Professor Cambou recently published the paper, “Cryptography with Analog Scheme Using Memristors” in the ACM Journal on Emerging Technologies in Computing Systems.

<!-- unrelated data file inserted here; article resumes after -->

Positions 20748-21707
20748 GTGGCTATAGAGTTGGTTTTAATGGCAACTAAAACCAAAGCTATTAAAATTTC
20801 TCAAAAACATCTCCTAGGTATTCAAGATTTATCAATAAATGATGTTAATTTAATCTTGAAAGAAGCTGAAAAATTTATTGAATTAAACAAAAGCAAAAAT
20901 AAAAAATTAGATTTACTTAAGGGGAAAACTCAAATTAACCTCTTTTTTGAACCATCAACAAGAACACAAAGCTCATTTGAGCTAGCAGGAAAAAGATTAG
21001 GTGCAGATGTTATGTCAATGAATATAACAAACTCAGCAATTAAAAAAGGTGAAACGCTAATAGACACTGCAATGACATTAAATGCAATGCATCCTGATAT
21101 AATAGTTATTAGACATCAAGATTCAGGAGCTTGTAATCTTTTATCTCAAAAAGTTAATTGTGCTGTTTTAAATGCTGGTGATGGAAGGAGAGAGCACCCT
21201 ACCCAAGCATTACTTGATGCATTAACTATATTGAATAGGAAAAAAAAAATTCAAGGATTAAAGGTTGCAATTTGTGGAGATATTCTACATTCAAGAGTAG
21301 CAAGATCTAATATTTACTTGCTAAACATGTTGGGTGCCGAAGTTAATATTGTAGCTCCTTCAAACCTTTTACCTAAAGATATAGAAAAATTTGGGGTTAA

Abstract: Networks of low-power Internet of Things do not have always access to enough computing power to support mainstream cryptographic schemes; such schemes also consume computing power that can be exposed to side channel attacks. This article describes a method, that we call “cryptography with analog scheme using memristors,” leveraging the physical properties of memristors, which are active elements suitable for the design of components such as artificial neurons. The proposed devices encrypt messages by segmenting them into blocks of bits, each modulating the injected currents into randomly selected memristor cells, resulting into sets of resistance values turned into cipher texts. Through hash-protected handshakes, identical addresses are independently generated by both communicating devices, to concurrently point at the same set of cells in the arrays, and their images. These block ciphers, for example, 1 KB long, can only be decrypted with the same memristor array driven by analog circuitry or its image, rather than digital key-based schemes. The proposed methods generate cipher text, and decrypt them, with approximately one femtojoule per bit, which is below observable level through differential power analysis. The article explains how the use of different cells for each message to encrypt, driven under different conditions, has the potential to mitigate mainstream attacks. It provides a detailed characterization of memristors to evaluate the feasibility of the approach and discusses some hardware and architectures to implement the scheme.